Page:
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Tucker Carlson releases video of interview with Russian leader Putin

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Russian President Vladimir Putin spent the first 30 minutes of his two-hour-long interview with former Fox News host Tucker Carlson giving a revisionist historical tirade on the founding myths of Russia and Ukraine, the breakup of the Soviet Union and NATO expansionism.

From there, admonishing Carlson when he interrupted, Putin pontificated on everything from the war in Ukraine and relations with the United States, the case of imprisoned American reporter Evan Gershkovich, and even on artificial intelligence.

It did not appear to be the media coup that Carlson, who was sacked from Fox last year, was touting.

Carlson — whose visit to Moscow has drawn widespread criticism, in part due to his false assertion that no other Western journalists had tried to interview the Russian leader; a claim that was quickly shot down by the Kremlin itself — had framed the interview as a chance for Putin to get across his reasons for the war against Ukraine. The Kremlin has repeatedly turned down interview requests from the BBC, CNN, and other major outlets.

Instead, analysts said, the choice to talk to Carlson was based partly on his perceived sympathy — the former Fox host has repeatedly dismissed criticism of Putin over the years — and the opportunity to appeal to the more MAGA reaches of the Republican Party during an election year. That could boost Donald Trump’s chances of reelection and convince Republicans to continue to block U.S. military aid to Ukraine.

Putin interview with Tucker Carlson shows Kremlin outreach to Trump’s GOP

Carlson spent most of the two-hour interview in silence, or looking confounded.

He did not ask a single question about Russia’s attacks on civilian areas or critical infrastructure in Ukraine, which have killed thousands. There was no mention of the war crimes facing the Russian leader, for the forced deportation of Ukrainian children. Absent too were questions on Russia’s sweeping political crackdowns on Putin’s critics or the long jail sentences meted out to ordinary Russians staging antiwar protests.

Instead, Carlson posed increasingly esoteric questions — including whether any world leader could be a true Christian — and at times appeared to goad Putin into alleging a U.S. deep state and promote other conspiracy theories.

Tucker Carlson says he will interview Vladimir Putin in Moscow

At several moments, when Carlson tried to interject, he was chastised by the president.

“I’ll tell you, I’m coming to that. This briefing is coming to an end. It might be boring, but it explains many things,” said Putin in a condescending tone.

“It’s not boring. [I’m] just not sure how it’s relevant,” said Carlson. Putin responded that he was “gratified” and appreciated that.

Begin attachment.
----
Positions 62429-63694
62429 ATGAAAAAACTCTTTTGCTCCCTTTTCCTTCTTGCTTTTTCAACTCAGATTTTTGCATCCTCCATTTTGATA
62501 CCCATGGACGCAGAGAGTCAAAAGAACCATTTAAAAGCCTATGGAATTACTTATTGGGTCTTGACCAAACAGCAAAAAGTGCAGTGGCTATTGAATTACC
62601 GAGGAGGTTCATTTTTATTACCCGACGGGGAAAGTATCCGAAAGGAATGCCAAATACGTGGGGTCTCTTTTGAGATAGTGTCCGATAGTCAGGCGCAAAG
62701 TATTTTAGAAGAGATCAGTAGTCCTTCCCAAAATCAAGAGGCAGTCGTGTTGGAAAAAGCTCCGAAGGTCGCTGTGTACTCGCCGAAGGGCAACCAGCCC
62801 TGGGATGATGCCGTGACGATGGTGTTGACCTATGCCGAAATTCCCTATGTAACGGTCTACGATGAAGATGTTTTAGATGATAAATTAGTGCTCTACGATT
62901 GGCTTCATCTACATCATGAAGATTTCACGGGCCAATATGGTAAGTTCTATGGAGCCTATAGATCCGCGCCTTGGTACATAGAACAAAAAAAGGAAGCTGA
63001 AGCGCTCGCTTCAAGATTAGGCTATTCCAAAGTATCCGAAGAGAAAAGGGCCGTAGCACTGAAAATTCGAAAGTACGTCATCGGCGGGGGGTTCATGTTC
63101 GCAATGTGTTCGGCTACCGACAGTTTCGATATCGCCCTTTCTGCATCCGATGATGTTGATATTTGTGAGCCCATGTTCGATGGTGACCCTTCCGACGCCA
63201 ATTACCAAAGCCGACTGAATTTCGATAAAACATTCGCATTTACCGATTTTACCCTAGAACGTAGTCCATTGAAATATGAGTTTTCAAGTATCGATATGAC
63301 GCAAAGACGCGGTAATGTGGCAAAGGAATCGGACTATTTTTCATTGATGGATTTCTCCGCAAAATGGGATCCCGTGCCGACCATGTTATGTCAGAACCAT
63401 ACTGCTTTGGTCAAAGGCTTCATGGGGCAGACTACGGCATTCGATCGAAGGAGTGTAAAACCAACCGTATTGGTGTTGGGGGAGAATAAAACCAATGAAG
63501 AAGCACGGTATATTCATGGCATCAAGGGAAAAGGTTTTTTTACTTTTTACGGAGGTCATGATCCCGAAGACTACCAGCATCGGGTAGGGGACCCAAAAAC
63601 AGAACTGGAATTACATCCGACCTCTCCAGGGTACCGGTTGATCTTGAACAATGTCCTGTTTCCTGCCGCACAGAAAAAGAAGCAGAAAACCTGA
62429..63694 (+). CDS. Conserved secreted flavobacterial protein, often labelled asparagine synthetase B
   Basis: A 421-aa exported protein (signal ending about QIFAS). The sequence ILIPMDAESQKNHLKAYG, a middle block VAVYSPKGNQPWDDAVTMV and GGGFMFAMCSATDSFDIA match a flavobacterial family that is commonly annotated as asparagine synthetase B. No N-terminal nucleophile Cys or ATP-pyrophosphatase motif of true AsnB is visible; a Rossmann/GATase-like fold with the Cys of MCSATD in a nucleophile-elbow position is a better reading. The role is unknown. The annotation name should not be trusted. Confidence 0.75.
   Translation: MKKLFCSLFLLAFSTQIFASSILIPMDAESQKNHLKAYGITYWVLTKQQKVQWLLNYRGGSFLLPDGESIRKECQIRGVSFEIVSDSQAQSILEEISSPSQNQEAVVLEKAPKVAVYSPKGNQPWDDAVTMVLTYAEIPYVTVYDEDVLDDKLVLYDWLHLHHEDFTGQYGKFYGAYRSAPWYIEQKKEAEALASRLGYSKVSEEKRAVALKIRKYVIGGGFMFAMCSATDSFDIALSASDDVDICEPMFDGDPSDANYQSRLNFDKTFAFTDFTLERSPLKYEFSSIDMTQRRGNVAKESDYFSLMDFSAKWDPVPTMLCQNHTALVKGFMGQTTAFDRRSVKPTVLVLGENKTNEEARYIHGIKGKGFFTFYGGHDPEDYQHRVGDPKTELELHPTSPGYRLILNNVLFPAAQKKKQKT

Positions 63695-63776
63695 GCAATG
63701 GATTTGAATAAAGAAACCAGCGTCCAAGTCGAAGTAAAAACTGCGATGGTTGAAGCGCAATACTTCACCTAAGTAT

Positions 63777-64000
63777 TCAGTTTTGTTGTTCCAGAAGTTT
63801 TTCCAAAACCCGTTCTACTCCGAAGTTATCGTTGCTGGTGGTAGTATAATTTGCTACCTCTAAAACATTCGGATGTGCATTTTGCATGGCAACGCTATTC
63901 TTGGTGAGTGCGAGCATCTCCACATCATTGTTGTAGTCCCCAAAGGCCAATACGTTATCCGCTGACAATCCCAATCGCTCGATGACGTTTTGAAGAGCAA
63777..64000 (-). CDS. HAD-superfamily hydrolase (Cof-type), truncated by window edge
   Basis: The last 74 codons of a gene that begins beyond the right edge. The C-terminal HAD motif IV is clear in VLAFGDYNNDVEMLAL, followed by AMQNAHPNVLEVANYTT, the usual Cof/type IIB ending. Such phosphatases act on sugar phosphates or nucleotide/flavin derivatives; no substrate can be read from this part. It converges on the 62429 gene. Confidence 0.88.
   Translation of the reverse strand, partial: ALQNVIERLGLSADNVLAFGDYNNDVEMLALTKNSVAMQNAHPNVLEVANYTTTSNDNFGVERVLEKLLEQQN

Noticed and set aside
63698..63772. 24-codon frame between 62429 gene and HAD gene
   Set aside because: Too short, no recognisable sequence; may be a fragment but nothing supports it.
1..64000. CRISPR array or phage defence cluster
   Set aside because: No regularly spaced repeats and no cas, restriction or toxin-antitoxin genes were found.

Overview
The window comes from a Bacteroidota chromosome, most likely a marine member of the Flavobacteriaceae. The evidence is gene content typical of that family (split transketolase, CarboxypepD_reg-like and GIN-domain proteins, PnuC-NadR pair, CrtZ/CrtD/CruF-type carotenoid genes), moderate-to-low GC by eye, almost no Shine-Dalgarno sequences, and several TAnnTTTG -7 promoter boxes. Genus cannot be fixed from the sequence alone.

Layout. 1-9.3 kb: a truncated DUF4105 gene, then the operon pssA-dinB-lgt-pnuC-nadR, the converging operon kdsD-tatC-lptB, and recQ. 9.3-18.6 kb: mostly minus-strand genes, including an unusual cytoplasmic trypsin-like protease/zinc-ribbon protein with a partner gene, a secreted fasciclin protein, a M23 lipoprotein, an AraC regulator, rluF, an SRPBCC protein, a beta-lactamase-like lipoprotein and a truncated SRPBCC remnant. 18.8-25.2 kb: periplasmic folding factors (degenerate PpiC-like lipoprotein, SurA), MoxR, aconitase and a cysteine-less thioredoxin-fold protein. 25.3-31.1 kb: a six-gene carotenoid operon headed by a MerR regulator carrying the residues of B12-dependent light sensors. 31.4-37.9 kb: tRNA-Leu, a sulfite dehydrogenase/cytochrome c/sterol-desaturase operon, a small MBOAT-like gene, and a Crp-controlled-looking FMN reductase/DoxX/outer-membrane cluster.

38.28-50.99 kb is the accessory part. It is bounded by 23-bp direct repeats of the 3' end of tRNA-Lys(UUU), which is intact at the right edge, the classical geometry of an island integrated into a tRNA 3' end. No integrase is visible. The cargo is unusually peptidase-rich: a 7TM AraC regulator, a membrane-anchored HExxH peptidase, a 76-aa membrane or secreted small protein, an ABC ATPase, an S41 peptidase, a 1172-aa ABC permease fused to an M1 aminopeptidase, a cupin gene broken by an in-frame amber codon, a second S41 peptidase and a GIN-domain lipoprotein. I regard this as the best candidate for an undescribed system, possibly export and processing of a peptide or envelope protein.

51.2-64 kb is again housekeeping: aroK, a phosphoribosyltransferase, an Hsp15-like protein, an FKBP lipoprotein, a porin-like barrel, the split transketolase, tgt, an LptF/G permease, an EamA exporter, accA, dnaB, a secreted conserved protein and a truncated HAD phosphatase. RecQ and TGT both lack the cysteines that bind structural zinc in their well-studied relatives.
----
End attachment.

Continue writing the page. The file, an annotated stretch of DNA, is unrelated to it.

The Russian leader also recycled justifications he has made for the invasion of Ukraine, including the “denazification” of the country.

“If they consider themselves a separate people, they have the right to do so. But not on the basis of Nazism, the Nazi ideology,” said Putin, adding that Ukraine was a satellite state of the United States.

The president also claimed that Moscow withdrew its troops from Kyiv in 2022 as part of a peace deal. In April 2022, Kyiv pushed back invading Russian troops from the capital.

In some of his most direct comments on the case, Putin said that Wall Street Journal reporter Evan Gershkovich, who was detained while on a reporting trip in Yekaterinburg last year, was arrested because he was “working for the U.S. intelligence services.”

Putin claimed that Gershkovich, who has been charged with espionage and has been in jail since March last year — was “caught red handed when he was secretly getting confidential information.”

Both Gershkovich, the Wall Street Journal and the White House vehemently deny the charges against him.

“Evan is a journalist, and journalism is not a crime. Any portrayal to the contrary is total fiction,” said the Journal in a statement Thursday. “Evan was unjustly arrested and has been wrongfully detained by Russia for nearly a year for doing his job, and we continue to demand his immediate release.”

Late last year, the State Department said that the Kremlin had rejected a “significant offer” that would have seen the release of Gershkovich and Paul Whelan, a former U.S. marine also incarcerated in Russia.

But during the interview with Carlson, Putin said that he believed an agreement on an exchange was possible and that he hoped Gershkovich could return home, but claimed there had been “many gestures of goodwill” and that he had “run out of them.”

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